For many patients seeking treatment for tooth alignment, there is the preferred option of clear aligners. In fact, Dr. Yan Razdolsky and the Forever Smiles team place or swap these orthodontic appliances on patients every day. And while he counsels that this treatment is not for everyone, he does suggest they can be a safe and effective way for some patients to achieve a straighter smile. But have they improved enough since their introduction to the market to provide better treatment? Let’s explore!
In a study published June 2020 in the American Journal of Orthodontics and Orthopedics, a study on the efficacy of tooth movement with Invisalign or clear aligners concluded, “There was a marked improvement in the overall accuracy; however, the strengths and weaknesses of tooth movement with Invisalign remained relatively the same.” (Haouili et al., 2020)
So, what does this mean? According to Dr. Yan, it means that successful and accurate treatment with clear aligners is predicated on the types of tooth movement required on a case-by-case basis. In other words, clear aligners are not for everyone. But the question here is have clear aligners improved or evolved to provide better treatment? The short answer is yes. The longer answer? Yes, but of course there’s more!
First invented in 1997, clear aligners are a moderately-priced, shorter-treatment term option for patients seeking minimal orthodontic alignment. Again, according to the research paper cited above, clear aligners afford patients who do not require a large amount of tooth movement a decent amount of improvement by moving them from 41% of alignment to an average of 50% overall tooth alignment. While this number may not seem like a lot, it can imply a noticeable difference in a smile’s overall appearance and for some patients that is all they are looking for.
So, how did clear aligners come to make such a difference in the field of orthodontics?
Alongside the introduction to clear aligners, 2001 brought the first 3D oral scanner for digital impressions. These ingenious devices not only replaced the traditional goop impressions, Dr. Yan says this type of intra-oral mapping offers “a more accurate visualization of the patient’s orthodontic need allowing for more precision in the development of the overarching treatment plan.” (See what he did there?)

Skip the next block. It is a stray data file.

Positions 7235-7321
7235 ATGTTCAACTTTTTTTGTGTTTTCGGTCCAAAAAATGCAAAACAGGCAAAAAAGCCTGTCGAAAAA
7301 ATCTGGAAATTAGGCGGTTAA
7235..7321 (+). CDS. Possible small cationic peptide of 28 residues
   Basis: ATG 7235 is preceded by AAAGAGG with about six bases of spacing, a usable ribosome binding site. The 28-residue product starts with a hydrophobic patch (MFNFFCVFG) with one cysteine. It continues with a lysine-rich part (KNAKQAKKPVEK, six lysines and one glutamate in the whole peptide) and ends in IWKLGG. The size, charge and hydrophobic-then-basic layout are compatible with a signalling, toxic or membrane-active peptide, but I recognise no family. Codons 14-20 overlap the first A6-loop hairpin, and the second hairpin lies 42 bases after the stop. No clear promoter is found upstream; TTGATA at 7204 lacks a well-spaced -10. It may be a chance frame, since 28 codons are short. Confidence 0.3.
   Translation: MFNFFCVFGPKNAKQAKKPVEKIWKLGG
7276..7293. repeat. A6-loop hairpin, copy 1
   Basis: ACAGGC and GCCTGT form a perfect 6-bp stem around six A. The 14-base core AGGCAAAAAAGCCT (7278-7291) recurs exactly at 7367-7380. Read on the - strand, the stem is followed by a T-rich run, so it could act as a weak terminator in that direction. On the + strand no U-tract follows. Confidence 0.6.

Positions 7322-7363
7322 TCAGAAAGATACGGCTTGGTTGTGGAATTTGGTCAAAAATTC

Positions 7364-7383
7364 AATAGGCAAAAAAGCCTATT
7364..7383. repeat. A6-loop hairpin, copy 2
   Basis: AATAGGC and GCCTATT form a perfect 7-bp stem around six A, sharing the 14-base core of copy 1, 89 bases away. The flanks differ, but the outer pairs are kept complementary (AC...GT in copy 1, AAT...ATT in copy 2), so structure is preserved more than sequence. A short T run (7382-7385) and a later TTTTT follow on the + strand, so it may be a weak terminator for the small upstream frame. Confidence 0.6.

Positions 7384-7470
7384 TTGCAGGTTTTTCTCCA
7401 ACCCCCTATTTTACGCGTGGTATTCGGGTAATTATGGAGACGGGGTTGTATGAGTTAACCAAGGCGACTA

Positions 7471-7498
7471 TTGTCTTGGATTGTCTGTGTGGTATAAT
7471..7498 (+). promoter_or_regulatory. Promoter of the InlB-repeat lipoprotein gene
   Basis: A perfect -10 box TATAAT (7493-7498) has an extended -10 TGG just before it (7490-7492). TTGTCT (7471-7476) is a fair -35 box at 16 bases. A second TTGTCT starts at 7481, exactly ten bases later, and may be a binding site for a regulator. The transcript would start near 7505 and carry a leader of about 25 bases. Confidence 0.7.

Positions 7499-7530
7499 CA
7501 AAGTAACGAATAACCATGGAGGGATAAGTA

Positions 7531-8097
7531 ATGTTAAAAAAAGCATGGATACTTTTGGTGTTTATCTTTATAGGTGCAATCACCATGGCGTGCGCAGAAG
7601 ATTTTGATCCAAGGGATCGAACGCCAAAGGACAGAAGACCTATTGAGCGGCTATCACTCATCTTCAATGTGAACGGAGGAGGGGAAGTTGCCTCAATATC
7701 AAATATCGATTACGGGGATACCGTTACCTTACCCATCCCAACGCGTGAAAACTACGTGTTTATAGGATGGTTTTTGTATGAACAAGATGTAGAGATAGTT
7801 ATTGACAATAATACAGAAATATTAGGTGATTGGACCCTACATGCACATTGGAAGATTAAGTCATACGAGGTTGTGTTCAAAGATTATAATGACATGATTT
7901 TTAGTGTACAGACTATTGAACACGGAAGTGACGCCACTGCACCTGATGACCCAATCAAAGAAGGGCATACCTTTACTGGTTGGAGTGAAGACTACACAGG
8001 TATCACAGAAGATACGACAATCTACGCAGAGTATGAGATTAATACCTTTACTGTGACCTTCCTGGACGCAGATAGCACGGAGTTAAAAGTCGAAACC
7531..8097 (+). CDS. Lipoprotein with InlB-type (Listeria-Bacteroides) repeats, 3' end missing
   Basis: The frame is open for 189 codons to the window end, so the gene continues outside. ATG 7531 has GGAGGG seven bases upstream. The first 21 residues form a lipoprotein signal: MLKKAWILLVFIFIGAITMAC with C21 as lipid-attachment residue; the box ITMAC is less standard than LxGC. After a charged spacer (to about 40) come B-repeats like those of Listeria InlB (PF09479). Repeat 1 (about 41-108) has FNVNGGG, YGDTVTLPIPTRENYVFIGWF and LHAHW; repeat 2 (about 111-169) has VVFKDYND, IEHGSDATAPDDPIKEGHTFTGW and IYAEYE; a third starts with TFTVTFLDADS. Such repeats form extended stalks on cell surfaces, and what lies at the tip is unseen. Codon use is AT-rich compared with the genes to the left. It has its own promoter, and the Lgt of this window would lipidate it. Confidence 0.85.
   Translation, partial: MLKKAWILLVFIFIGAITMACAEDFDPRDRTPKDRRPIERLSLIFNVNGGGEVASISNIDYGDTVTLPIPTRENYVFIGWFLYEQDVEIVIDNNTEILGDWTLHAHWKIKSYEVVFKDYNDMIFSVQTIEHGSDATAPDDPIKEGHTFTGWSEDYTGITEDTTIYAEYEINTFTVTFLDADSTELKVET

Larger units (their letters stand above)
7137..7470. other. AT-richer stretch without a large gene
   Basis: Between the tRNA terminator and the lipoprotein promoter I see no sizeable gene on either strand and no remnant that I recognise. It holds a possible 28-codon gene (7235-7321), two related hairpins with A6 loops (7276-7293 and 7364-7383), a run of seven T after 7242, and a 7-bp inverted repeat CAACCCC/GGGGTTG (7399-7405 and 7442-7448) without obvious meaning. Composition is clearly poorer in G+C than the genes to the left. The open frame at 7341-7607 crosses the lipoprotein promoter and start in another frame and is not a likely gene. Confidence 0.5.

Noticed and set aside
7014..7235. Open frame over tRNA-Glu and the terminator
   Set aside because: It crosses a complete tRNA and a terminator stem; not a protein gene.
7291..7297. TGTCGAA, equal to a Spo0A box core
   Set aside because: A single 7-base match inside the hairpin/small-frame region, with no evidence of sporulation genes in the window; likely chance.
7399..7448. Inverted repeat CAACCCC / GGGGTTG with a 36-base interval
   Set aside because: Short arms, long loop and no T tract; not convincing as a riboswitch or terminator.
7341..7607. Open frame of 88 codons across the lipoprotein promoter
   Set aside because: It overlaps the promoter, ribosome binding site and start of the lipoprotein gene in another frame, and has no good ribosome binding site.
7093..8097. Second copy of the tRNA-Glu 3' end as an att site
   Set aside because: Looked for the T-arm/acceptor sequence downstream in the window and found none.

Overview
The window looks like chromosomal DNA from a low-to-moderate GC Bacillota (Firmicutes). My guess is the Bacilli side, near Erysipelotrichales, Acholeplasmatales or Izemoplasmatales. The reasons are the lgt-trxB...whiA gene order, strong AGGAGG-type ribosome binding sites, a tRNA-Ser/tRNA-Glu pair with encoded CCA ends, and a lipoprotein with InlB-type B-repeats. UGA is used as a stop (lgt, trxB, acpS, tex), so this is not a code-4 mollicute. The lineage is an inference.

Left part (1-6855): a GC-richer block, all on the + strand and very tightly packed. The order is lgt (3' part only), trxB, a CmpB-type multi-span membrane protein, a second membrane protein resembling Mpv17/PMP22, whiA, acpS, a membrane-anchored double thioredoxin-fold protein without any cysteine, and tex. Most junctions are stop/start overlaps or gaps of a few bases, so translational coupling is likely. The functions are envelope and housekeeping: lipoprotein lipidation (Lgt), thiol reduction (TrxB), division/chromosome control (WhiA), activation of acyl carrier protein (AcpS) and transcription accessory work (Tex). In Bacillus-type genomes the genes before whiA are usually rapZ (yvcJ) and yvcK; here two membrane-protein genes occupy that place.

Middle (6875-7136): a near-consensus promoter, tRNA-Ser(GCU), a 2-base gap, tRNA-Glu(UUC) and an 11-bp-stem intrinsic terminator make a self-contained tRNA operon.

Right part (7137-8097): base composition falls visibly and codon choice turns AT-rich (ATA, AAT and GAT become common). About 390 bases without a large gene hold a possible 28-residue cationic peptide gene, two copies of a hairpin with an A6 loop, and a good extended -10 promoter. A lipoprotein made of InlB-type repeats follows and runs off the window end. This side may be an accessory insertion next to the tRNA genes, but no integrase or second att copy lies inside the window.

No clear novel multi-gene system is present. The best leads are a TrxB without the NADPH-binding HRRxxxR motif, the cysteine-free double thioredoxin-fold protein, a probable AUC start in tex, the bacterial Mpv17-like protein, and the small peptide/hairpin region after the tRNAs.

Dr Yan also said clear aligners, more specifically Invisalign materials have drastically improved through technology and continue to evolve decreasing the length of necessary treatment time for some patients.
“Today, aligners employ SmartForce attachments and SmartTrack materials to control tooth movement and move teeth more precisely and comfortably for shorter treatment times,” said Dr. Yan “Kinda like a Jedi mind trick on your teeth, using ‘the invisible force’ to move teeth to the preferred alignment. For example, we can achieve 100% correction in less severe cases, but in complicated ones average correction is around 50%,” he added.
So all this said, while clear aligners may have improved, they may still not be the right choice for some patients.
“We have learned Invisalign is not as effective in instances where a patient’s teeth are severely rotated - more than 20 degrees, or off tilt - angled more than 45 degrees,” said Dr. Yan. “They are also not as effective with patients who have larger gaps between teeth, have deep overbite, open bite, or in cases where extraction of teeth may be required. In these cases, we will likely explore and ultimately prescribe another form of treatment.”
All-in-all, orthodontics is an evolving science. As technology changes, so too do the tools that allow for more accurate tooth movement, improved bite, quicker treatment, and better overall outcome. That’s why Dr. Yan and the Forever Smiles team continue to share articles like this with patients, so they may learn the latest in orthodontic treatment options including this exciting and ever-changing one.
Haouili, N., Kravitz, N. D., Vaid, N. R., Ferguson, D. J., & Makki, L. (2020). Has Invisalign improved? A prospective follow-up study on the efficacy of tooth movement with Invisalign. American Journal of Orthodontics and Dentofacial Orthopedics, 158(3), 420–425. https://doi.org/10.1016/j.ajodo.2019.12.015